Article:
The political battle over the war in Iraq continued Wednesday on Capitol Hill, where at least seven resolutions are on the table in response to President Bush's plan for a troop buildup.
With a Senate showdown just days away, No. 2 GOP leader Trent Lott of Mississippi said he had concerns with each of a host of the resolutions introduced so far. If Republican leaders do not rally behind a single proposal, the party could avoid taking a clear, united stance on the widely unpopular Iraq war – a consequence Lott suggested he wouldn't mind.
"To herd the cat sometimes you have to let them stray," he said. "Think about that. Keeping them together by letting them stray."
Presidential hopeful Barack Obama on Tuesday became the latest senator to offer a resolution.
"It is time for us to fundamentally change our policy, it's time to give Iraqis their country back," said Obama, D-Ill. His plan called for all U.S. troops to be out of Iraq by March of next year.
It appears the original Iraq resolution, sponsored by Democratic Sen. Joe Biden and endorsed by Republican Chuck Hagel, is losing steam, CBS News correspondent Sharyl Attkisson reports. It expresses symbolic opposition to the president's troop increase.
"It's dead, politically," said one Republican source.
Gaining steam are a similar bipartisan proposal from Repubican Sen. John Warner and a new alternative being drafted by Republicans John McCain and Lindsey Graham.
CBS News has learned the McCain-Graham resolution would "allow Republicans cover" by "admitting that the past strategy has failed." But it would support the president's troop surge. It would require Iraqi benchmarks like disarming the militia, allowing local community elections. It would not set out consequences because that, says one person close to the negotiations, "would empower the enemy."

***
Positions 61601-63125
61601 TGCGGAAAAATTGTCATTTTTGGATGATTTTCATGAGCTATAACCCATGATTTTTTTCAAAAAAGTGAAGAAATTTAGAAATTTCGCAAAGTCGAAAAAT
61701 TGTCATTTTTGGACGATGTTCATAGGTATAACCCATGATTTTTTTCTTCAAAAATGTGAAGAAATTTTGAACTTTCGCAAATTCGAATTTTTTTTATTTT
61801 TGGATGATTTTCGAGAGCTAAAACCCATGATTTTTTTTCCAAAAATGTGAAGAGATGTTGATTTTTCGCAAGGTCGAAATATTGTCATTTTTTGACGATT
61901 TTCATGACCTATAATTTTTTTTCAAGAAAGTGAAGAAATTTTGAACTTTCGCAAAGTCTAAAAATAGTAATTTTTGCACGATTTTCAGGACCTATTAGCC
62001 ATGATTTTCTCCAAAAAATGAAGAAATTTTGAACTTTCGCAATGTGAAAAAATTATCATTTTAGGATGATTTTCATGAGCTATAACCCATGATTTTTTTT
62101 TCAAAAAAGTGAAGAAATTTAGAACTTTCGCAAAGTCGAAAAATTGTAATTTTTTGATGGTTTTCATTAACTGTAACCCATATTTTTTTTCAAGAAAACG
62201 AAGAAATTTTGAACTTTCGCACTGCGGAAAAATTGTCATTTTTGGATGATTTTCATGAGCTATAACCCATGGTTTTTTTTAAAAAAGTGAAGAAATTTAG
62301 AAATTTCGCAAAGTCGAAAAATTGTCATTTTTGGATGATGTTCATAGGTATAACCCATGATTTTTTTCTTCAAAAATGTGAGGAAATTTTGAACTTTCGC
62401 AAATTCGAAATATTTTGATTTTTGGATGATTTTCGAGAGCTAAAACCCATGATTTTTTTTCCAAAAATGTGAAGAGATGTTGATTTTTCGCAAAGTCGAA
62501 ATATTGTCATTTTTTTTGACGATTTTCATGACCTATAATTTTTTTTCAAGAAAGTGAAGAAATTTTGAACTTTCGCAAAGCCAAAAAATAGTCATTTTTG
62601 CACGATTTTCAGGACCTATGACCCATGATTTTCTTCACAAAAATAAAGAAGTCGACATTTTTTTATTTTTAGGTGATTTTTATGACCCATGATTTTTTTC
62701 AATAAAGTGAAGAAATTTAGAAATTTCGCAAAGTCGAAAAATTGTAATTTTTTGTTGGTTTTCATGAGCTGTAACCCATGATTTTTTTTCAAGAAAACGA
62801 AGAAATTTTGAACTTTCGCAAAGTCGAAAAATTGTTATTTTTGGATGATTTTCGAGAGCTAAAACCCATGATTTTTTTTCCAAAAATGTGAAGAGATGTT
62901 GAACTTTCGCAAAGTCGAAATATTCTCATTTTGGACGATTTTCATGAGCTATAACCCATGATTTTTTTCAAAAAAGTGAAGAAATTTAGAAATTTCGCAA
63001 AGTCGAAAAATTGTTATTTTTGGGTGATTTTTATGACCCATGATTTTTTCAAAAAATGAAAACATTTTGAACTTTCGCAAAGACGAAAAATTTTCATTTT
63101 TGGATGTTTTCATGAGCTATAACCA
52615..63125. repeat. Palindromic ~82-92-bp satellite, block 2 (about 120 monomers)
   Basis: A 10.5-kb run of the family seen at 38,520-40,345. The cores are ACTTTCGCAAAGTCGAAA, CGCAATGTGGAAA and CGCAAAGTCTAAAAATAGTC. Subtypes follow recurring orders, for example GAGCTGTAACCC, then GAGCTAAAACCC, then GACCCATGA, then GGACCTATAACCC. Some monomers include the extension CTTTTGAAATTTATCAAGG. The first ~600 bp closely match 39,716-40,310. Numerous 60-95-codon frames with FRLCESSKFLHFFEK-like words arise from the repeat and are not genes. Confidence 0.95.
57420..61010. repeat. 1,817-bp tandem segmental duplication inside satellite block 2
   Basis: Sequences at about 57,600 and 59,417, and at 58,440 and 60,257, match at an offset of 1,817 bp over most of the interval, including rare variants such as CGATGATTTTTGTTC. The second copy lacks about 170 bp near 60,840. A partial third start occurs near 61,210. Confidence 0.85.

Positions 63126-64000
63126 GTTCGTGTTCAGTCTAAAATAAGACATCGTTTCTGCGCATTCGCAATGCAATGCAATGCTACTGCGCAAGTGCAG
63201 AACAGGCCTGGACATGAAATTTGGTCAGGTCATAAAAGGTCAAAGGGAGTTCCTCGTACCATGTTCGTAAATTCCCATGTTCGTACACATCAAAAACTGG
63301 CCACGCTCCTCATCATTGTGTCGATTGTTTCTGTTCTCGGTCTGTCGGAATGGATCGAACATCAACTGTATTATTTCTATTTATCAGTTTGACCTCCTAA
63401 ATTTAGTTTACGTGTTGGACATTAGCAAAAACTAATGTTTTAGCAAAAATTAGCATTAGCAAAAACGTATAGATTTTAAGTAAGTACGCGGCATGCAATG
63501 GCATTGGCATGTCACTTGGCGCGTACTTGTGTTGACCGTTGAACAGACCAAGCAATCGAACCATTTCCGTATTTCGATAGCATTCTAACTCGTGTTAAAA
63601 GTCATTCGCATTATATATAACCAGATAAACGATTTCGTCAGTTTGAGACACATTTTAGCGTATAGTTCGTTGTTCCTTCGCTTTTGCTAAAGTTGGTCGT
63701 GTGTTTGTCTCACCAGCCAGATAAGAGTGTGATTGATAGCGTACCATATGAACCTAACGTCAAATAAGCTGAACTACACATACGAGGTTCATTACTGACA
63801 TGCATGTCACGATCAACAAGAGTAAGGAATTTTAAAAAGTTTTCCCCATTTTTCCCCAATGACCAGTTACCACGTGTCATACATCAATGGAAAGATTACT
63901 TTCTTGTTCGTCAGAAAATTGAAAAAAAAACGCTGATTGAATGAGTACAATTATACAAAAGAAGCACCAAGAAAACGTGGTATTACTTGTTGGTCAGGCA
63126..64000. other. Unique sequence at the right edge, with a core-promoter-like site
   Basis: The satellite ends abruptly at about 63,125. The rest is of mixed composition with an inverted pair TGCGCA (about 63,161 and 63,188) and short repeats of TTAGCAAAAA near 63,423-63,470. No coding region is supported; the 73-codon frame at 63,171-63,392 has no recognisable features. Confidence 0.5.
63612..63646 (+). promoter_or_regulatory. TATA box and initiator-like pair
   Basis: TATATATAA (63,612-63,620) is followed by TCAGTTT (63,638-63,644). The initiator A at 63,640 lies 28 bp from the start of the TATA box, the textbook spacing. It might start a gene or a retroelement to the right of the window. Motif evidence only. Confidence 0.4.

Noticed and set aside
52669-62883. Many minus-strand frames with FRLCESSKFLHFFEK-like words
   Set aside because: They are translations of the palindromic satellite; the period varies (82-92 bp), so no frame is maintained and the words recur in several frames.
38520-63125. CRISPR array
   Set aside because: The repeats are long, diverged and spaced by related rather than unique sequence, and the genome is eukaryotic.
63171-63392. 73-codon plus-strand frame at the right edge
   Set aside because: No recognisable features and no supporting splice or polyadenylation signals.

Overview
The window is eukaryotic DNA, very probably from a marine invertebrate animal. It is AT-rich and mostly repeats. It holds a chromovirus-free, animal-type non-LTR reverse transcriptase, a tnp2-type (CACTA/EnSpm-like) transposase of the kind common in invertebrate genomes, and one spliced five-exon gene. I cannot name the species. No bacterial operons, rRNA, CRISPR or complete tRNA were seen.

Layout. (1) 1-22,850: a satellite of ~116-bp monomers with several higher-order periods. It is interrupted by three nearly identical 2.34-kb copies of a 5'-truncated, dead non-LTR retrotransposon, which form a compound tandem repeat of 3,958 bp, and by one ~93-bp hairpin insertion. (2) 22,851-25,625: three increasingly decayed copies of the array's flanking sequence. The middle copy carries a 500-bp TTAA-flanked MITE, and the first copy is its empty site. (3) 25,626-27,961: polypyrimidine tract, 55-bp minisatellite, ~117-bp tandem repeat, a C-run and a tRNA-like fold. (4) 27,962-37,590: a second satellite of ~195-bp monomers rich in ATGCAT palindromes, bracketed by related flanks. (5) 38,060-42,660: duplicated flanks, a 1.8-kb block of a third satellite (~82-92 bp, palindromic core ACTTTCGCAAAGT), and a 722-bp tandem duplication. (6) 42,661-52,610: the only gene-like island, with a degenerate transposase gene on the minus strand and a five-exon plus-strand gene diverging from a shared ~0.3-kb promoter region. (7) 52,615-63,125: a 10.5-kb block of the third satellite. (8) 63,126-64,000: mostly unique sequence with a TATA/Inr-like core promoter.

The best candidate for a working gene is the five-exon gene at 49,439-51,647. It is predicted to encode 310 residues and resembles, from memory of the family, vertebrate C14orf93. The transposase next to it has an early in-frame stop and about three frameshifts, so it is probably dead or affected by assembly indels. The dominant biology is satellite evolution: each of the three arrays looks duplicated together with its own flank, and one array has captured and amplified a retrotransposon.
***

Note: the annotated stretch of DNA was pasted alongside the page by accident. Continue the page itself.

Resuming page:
The buildup to the vote on the Senate floor – which will probably be sometime next week – included a half dozen Congressional hearings Tuesday. In the Senate Judiciary Committee, Russell Feingold, a Democrat who chaired the hearing, said he wants to block all funding for the war.
"Congress has the power to stop a war if it wants to," said Feingold, D-Wisc., to a round of loud applause.
You don't usually hear cheers like that in Senate hearing rooms, reports Attkisson. You also don't often hear Republicans openly questioning the authority of a president of their own party.
"I would suggest, suggest respectfully to the president that he is not the sole decider," said Sen. Arlen Specter of Pennsylvania, the committee's ranking Republican. "The decider is a shared and joint responsibility."
Nerves were raw all over Capitol Hill. War protesters surged into Sen. Hillary Clinton's office, demanding she take an even stronger stand against the war. Police had to break things up.
Over in the House, Speaker Nancy Pelosi, just back from visiting troops in Iraq, gave her assessment.
"The situation in Iraq is catastrophic. Let's make no mistake about that," said Pelosi, D-Calif.
CBS News chief Washington correspondent Bob Schieffer says Republicans may be using delaying tactics to postpone votes on the war resolutions as long as possible, the idea being the longer they can put those votes off, the better chance the Republicans will have to make them less critical of the president. Republicans deny all this, but they have managed to get the votes postponed until the middle of next week at the earliest.
Schieffer says he expects that "something is going to pass. Just how critical it's going to be, we don't know yet. But so many Republicans want to put some distance between themselves and the president that something is going to pass.
"These Republicans have read the polls," Schieffer said. "They're under enormous pressure, and they know it.
Here's a look at the proposals the Senate is expected to consider: